• Anyhow if you forgot the Host String you can find it on the following location. “\oracle\product\10.2.0\client_1\NETWORK\ADMIN\tnsnames.ora” Here as I have noticed many times this oracle folder is not in the local drive which your Program Files folder exists. Just check other Local Drives as well. Inside tnsnames.ora file there should be a segment like follows.

      # tnsnames.ora Network Configuration File: D:\oracle\product\10.2.0\client_1\network\admin\tnsnames.ora
      # Generated by Oracle configuration tools.

      ORCL =
      (DESCRIPTION =
      (ADDRESS_LIST =
      (ADDRESS = (PROTOCOL = TCP)(HOST = 192.168.0.11)(PORT = 1521))
      )
      (CONNECT_DATA =
      (SERVICE_NAME = XE)
      )
      )

    • Here ORCL is the Host String. You can give any name for it as you like. SERVICE_NAME is XE for oracle express edition and orcl for oracle enterprise edition in default.
    • You can find exact value from Registry Editor of server machine in the following location.
    • HKEY_LOCAL_MACHINE – SOFTWARE – ORACLE – SYSMAN – OracleDBConsoleorcl – ORACLE_SID
  • After you connected to server you can get a list of tables using following command.

    • SQL> select * from tab;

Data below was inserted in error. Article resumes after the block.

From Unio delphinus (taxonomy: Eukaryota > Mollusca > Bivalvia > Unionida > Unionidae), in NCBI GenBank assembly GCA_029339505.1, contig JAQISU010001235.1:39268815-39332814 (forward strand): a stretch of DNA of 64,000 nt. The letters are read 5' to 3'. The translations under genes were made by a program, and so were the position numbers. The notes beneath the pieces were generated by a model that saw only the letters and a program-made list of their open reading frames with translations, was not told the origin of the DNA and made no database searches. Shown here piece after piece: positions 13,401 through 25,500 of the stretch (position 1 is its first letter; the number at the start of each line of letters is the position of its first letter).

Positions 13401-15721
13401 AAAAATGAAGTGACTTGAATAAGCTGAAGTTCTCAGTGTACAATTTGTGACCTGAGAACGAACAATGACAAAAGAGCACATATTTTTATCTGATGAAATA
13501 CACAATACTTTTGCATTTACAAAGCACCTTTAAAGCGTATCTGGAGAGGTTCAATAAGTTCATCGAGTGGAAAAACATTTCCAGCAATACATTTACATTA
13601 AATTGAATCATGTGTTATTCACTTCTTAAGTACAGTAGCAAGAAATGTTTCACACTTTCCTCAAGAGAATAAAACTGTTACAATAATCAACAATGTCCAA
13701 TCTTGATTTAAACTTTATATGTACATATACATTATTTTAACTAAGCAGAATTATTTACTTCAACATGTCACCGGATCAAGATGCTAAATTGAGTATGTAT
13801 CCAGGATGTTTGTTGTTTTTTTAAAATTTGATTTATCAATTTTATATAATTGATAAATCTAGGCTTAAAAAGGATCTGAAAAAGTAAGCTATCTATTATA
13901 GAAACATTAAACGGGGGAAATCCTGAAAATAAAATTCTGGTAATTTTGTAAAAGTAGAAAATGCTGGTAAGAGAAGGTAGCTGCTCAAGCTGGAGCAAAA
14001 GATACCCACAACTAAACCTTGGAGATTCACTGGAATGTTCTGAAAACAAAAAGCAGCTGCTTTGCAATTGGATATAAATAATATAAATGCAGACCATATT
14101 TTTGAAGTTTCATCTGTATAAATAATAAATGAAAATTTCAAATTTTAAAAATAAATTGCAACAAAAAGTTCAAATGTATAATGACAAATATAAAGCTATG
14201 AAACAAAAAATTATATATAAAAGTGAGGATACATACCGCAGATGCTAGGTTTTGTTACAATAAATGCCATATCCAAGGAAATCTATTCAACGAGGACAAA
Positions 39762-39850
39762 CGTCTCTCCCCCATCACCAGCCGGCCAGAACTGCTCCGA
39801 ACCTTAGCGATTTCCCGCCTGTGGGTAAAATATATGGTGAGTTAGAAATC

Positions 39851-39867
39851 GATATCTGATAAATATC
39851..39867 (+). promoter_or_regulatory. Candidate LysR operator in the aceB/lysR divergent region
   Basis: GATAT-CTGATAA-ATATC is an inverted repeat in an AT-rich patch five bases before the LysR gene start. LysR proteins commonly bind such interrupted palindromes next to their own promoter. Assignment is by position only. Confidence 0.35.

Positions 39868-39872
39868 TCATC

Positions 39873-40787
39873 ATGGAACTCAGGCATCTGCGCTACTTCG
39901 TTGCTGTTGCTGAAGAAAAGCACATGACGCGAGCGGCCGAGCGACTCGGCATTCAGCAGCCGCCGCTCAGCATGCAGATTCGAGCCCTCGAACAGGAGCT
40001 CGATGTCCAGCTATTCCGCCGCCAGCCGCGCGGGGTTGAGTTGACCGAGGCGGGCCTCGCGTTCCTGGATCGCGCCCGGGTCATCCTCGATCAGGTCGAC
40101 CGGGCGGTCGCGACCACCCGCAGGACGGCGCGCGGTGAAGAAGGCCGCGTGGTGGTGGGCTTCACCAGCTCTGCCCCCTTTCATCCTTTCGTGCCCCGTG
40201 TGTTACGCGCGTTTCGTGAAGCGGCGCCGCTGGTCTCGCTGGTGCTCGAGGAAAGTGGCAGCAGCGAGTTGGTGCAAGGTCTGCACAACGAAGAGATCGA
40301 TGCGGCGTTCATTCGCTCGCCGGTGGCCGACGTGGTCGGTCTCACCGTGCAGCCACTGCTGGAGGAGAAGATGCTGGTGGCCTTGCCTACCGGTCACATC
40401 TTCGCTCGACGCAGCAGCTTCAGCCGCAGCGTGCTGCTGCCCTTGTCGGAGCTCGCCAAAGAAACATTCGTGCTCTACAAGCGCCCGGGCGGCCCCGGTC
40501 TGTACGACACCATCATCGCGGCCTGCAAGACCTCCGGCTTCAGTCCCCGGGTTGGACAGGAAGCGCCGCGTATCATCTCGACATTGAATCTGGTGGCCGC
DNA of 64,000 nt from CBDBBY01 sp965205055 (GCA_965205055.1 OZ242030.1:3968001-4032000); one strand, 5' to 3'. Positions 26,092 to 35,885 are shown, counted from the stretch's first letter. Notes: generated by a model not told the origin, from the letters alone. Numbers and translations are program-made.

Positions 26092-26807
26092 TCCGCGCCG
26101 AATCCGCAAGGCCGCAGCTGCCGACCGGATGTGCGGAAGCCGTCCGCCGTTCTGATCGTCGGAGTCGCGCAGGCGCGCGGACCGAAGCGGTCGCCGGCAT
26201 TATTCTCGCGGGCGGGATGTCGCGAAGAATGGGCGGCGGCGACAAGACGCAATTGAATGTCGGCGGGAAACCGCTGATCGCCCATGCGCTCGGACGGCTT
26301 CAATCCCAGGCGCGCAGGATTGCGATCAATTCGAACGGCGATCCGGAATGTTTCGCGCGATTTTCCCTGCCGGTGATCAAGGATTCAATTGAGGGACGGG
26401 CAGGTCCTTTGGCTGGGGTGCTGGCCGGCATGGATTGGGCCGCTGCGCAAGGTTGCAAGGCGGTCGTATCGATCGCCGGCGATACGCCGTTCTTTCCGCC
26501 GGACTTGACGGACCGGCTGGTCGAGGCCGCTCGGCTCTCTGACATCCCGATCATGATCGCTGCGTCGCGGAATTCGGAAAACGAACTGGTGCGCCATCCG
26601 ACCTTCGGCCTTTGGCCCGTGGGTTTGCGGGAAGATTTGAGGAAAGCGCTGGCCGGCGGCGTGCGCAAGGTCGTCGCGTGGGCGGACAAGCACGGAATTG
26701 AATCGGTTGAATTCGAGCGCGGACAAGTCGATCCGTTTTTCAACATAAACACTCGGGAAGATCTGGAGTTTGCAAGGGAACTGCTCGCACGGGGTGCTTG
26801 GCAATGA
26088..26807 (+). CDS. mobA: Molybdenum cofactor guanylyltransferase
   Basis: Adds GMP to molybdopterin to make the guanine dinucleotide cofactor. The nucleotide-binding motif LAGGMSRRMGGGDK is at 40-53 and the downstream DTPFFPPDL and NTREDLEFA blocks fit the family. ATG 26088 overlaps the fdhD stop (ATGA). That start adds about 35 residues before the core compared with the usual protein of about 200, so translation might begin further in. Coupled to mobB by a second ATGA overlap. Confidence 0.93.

• 3 kinds of commands can be executed from SQL*Plus
    • SQL*Plus commands - used to set options for SQL*Plus, format reports, edit files, edit the command buffer, and so on
      • SHOW USER
    • SQL commands
      • SELECT * FROM TAB;
    • PL/SQL blocks
      • BEGIN
        DBMS_OUTPUT.PUT_LINE (‘Hello World!’);
        END;
        /

Development on Oracle 10g Packages, Stored procedures, Functions

An Oracle package is a schema object that groups logically related PL/SQL types, items and subprograms.

Packages have two parts, the specification and the body.

  • The specification is the interface into the package. It describes all the types, variables, procedures, etc within the package.
  • The body has all the implementation. Inside the body you would actually write the procedures, assign the values, and have all the details and logic behind the package.

Sample oracle package

Specification


create or replace PACKAGE ChallengePkg
IS

TYPE ref_cur_type

IS REF CURSOR;


PROCEDURE GetChallenge(ChallengeId IN CHALLENGE.ID%TYPE, challenge OUT ref_cur_type);


PROCEDURE GetChallenges(challenges OUT ref_cur_type);
PROCEDURE InsertChallenge(challengeId OUT CHALLENGE.ID%TYPE,
creationUserId IN CHALLENGE.CREATIONUSERID%TYPE,
publicId IN CHALLENGE.PUBLICID%TYPE,
creationDate IN CHALLENGE.CREATIONDATE%TYPE);


PROCEDURE UpdateChallenge(challengeId IN CHALLENGE.ID%TYPE,
argCreationUserId IN CHALLENGE.CREATIONUSERID%TYPE,
argPublicId IN CHALLENGE.PUBLICID%TYPE,
argCreationDate IN CHALLENGE.CREATIONDATE%TYPE);


PROCEDURE DeleteChallenge(challengeId IN CHALLENGE.ID%TYPE);


END ChallengePkg;


Body

create or replace PACKAGE BODY ChallengePkg
IS